Fri
Sep 8 2017 12:00pm

Review: Good Friday by Lynda La Plante

Good Friday by Lynda La Plante is a prequel story that tells the early days of the career of Jane Tennison before the events of Prime Suspect.

Welcome back, Jane Tennison! Good Friday explores the early days of Tennison’s career. In an author’s note, Lynda La Plante takes us back to the early ’70s when Londoners coped in their carry-on fashion to the constant threat of IRA bombings. “Both police and public lived in fear: where and when would the IRA strike, and could they be stopped in time?”

The ambitious Tennison is now a fully-fledged detective and is having a difficult time landing a spot in a good operation. She turns down one transfer and privately asks her boss, DCI Shepherd, if she can remain where she is.

Jane was in a catch-22 situation. Although Shepherd had agreed for her to remain with the CID at Bow Street, he gave her very little opportunity to prove herself and she was becoming increasingly frustrated.

A chance encounter with a colleague, DC Brian Edwards, riles her up even more. Edwards speaks with great enthusiasm about his role in the Flying Squad: “The adrenalin buzz when you nick an armed blagger on the pavement is incredible.” Translation: it’s a unit dedicated to “investigating armed robberies.” He’s rather insulting when he defends the lack of women on the Flying Squad, stating, “It’s tough work, Jane, and we get results.” Arrogance and chauvinism permeate his statement. Unsurprisingly, Jane decides to ask her boss for a transfer to the Flying Squad.

Shepherd laughed. ‘Tennison, with your length of service and experience there is absolutely no possibility of your being transferred to the Flying Squad. You are welcome to apply but I doubt the application would be taken seriously.’

Edith, the CID’s clerical officer, nails what’s happening to Jane.

‘As I keep telling you Jane, the Met really don’t like giving women the kudos they deserve. They’re old-school, and Shepherd is as well ... although he maintains he’s a forward thinker, in my opinion he plays by the rules—and those rules don’t include female detectives.’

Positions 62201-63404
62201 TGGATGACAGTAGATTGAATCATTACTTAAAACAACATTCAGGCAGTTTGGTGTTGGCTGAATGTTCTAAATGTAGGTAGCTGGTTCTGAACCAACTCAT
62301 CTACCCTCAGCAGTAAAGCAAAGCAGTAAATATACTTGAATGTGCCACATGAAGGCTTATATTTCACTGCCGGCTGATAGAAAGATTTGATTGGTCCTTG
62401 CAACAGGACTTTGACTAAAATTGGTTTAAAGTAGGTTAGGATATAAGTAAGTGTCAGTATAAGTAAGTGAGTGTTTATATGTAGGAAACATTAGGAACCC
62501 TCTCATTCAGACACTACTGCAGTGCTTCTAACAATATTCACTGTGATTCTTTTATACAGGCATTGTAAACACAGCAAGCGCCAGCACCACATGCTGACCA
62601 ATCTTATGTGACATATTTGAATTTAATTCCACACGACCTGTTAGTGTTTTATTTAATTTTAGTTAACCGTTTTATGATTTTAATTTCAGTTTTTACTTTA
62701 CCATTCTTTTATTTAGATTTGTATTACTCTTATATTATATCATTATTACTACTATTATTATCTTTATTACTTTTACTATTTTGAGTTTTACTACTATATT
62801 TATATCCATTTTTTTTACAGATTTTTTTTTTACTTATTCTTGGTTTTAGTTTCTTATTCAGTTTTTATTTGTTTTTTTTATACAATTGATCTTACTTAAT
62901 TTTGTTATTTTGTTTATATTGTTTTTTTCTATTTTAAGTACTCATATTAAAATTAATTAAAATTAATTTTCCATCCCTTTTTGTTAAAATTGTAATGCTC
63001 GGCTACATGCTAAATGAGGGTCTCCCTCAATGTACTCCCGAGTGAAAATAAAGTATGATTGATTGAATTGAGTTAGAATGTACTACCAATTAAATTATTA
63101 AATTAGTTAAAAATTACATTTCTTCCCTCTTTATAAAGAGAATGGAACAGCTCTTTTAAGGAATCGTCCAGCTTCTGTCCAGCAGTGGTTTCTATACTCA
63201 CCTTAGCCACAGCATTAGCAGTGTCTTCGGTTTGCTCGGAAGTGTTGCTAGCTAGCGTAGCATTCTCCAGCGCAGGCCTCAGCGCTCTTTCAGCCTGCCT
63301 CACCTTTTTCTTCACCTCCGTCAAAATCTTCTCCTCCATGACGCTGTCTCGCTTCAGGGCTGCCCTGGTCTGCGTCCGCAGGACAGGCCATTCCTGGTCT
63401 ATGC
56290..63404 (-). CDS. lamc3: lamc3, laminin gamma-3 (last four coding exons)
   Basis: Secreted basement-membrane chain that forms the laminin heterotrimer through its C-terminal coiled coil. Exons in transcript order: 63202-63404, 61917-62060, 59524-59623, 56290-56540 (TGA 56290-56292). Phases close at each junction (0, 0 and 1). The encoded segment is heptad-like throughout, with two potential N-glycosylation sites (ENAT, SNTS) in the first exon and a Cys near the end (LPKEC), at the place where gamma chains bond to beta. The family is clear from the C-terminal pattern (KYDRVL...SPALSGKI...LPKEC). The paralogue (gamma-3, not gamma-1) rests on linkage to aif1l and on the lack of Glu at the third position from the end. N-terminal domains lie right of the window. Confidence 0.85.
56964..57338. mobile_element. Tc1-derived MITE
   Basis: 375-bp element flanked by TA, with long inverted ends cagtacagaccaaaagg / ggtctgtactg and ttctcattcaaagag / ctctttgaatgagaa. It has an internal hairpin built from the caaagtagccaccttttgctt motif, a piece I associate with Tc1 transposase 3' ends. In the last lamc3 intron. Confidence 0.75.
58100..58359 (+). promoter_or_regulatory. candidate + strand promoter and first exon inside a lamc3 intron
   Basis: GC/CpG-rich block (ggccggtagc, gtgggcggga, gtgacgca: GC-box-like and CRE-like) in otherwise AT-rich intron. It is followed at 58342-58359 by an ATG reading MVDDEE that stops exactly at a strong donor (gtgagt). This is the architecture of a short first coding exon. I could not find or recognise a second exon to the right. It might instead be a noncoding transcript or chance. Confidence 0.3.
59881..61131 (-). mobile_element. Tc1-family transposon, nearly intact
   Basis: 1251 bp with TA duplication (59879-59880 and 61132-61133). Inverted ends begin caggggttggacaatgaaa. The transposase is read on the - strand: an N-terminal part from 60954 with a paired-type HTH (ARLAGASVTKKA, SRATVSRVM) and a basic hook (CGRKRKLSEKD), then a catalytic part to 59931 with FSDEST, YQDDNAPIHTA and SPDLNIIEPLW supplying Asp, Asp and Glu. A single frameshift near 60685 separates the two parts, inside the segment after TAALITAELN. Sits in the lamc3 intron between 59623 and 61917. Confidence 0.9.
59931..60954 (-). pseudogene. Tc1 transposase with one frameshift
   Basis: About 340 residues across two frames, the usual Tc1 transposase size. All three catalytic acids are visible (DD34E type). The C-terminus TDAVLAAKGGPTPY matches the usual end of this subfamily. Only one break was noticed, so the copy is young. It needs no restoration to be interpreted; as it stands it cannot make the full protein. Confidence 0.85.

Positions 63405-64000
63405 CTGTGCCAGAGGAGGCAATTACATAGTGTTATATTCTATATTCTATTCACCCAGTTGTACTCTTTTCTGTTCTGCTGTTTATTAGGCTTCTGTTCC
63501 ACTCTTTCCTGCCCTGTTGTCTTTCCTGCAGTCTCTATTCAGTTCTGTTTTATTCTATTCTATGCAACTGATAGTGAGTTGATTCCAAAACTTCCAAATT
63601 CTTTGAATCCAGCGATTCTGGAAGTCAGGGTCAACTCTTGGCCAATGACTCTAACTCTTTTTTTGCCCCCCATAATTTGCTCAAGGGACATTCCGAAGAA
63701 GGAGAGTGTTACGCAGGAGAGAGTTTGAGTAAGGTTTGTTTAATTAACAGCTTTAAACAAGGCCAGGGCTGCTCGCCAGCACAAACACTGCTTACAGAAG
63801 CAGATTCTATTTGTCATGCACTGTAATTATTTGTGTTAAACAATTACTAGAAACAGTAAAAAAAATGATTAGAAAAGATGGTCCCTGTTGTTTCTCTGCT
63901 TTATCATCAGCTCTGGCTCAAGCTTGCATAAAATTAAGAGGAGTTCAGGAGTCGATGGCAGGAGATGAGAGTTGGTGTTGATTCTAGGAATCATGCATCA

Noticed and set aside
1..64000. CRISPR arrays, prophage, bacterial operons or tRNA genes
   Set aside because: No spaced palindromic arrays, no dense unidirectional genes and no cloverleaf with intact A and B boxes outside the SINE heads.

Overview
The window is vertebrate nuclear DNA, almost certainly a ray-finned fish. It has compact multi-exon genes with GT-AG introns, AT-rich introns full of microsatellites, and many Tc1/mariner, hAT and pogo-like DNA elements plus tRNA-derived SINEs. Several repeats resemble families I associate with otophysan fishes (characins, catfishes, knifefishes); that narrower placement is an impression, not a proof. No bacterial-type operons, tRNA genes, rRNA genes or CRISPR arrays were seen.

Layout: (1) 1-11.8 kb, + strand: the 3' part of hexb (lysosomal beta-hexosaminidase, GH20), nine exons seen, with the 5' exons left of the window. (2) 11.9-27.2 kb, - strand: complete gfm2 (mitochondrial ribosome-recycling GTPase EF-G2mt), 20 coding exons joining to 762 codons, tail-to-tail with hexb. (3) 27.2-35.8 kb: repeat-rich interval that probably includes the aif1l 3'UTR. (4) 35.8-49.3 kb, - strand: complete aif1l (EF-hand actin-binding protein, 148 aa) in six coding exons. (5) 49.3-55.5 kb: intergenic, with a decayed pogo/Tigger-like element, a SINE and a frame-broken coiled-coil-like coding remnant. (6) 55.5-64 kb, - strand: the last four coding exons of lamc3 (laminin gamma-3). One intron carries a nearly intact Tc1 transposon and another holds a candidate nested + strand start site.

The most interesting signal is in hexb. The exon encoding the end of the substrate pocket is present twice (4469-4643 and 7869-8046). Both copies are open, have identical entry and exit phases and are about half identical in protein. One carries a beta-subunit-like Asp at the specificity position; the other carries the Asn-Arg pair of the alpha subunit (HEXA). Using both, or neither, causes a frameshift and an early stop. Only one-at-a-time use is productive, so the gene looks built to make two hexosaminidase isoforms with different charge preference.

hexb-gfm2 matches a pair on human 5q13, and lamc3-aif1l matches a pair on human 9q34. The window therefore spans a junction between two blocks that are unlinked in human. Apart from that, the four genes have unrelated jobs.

Although Jane’s request to join the Flying Squad is turned down, Shepherd asks her if she’d be interested in joining a subdivision called the “Dip Squad”—the target of their investigations are professional pickpockets. Thinking the move might help her eventually get chosen for the Flying Squad, Jane agrees. 

One of DC Tennison’s greatest strengths is her power of perception. She sees more in situations than meets the eye, like when she perceives that an attractive young woman on the tube might be part of a gang of pickpockets—the young lady’s cleavage serving to distract the would-be objects of crime. 

On her way to court one morning, fighting through the crowds at Convent Garden station, Tennison overhears an elderly woman calling after a man, “Hey, you left your bag!” Jane notices a rucksack lying on the floor.

Jane followed her gaze and caught sight of a man wearing a hooded winter coat, walking away with his head down. Instead of turning to acknowledge the old lady he pushed people out of his way as he hurried towards the Long Lane exit.

Jane follows him, grabs at his sleeve, and gets a “momentary glimpse of his profile.” But he eludes her and twists “out of her grasp, batting her away.” Where is the rucksack? She senses “something was very wrong” and yells for everyone to leave. Too late.

The sound of the explosion was horrific. A ball of flame mixed with shattered glass and metal filled the air, followed by dense smoke which consumed the lift and ticket area. 

A huge man blocked Jane and unintentionally shielded her from the blast and flying debris, but his weight pushed her to the ground. Jane was completely dazed, and her ears throbbed with a high-pitched whine. A thick cloud of black smoke quickly filled the air, making it hard to breathe.

The CID lets it be known that Jane can identify the IRA bomber, even though she has made no such claim. She and her family are placed under protection. It’s a brutal race to prevent another bombing, even though Londoners react with their usual resilience: “Only a day after the horrific explosion everything was up and running, and throngs of people were still using public transport to get to work.”

The tension in Good Friday is unrelenting—it’s fascinating to see Jane at this early stage in her career insist that her instincts and perceptions of the bombing be respected and taken into account.

 

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Janet Webb aka @JanetETennessee has unpredictable opinions on books. Season ticket holder of the Oakland Athletics baseball team. Social media devotee. Stories on royals and politics catch my eye. Ottawa born. Grew up on the books of Helen MacInnes, Mary Stewart, Dorothy L. Sayers, and Anne Perry ... I'm always looking for a great new mystery series.

Read all of Janet Webb's articles for Criminal Element!

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